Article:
Bending Light
A Wave...



Rachael Archibald
Menna Cominetti
Charlie Godet Thomas
Sebastian Jefford
Roman Liška
Tristan Stevens


All Photos courtesy of Hannah Wilmshurst



We have our most powerful tool currently within our grasp, with an infinite number of possibilities: a “grid” that has become fluid. Our singular expanding pool of information
is expanding and fluctuating in new ways in which we are able to immerse ourselves and become infinitely connected with one another.

As Google begins launching the Internet into the skies with balloons, technology is fast becoming a basic human right around the world.
Global connection and unification finally becomes a physical truth; connecting cultures to create a world that is de-teratorizalized through means of the technological surface.

The line of flight is now completely transparent, or moreover it has become an illuminated menu into which we can vanish. Inevitably artists are at the forefront of this brand new and immersive interface.

Focusing on Deleuzian theories
of ceaseless connections between semiotic chains, organizations
of power, and circumstances,
whether it is relative to the arts, sciences, or social struggles, this is where the focus is heading today. Artists, as always, are there
to answer the questions thrown up
by this new normal.
Home’s opening exhibition will attempt to represent and unpick the structure and themes of this interface with a carefully selected group of artists.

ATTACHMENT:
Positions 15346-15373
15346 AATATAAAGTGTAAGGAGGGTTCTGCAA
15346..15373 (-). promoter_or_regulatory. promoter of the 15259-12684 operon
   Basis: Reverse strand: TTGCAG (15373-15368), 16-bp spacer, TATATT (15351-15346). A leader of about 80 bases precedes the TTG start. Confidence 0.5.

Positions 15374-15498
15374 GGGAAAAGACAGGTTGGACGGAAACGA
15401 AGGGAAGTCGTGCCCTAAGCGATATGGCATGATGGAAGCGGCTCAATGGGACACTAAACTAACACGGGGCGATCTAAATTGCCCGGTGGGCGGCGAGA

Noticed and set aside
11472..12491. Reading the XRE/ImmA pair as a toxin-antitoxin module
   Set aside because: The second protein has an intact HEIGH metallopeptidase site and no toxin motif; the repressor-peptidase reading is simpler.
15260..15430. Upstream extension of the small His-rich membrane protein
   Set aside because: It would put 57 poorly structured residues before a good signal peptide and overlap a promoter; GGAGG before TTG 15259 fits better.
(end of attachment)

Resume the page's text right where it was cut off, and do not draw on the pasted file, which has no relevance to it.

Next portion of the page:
All of whose works are either directly concerned with the Internet and audience or could not be created without the use of digital tools,
from Dreamweaver to Amazon.

The viewer, therefore will be faced
with a variety of works whose powerful visuals, will enable for audiences
to discuss the shifts in contemporary art and culture in terms of image, object, and gallery.

Each artist selected, is tackling
the issue of production and
the physical and virtual surface. Sebastian Jefford and Tristan Stevens build surreal narratives that portray human behaviour both on and off
the plane of the screen through
the creation of beautifully seamless
yet ambiguous connections, GIFs,
Zen Gardens and the smooth tactile surface of fabrics all coalesce.

Menna Cominetti enables a dialogue between the object and the face
of representation.
Seeking for a very felt and visceral relationship to flat, imaged and sometimes digitised parts of culture. Not wanting to reclaim the slickness
of internet media surfaces for herself; not making objects which look like they belong there. Instead making objects which are more about the mess of the over imaged scenario we are all in.

While the work of Rachael Archibald, whose works are often screen-based interpretations, picks apart
a perceived loneliness that lies deep
in each individual. We group,
we conform, we replicate; we invent. With the use of repetitious layering processes and simple familiar forms she attempts to push the boundaries of her own and the viewer’s experience with vision, familiarity and connection.

These narratives may seem a little surreal, but are in fact, representations of the emergence
of a powerful post-internet culture.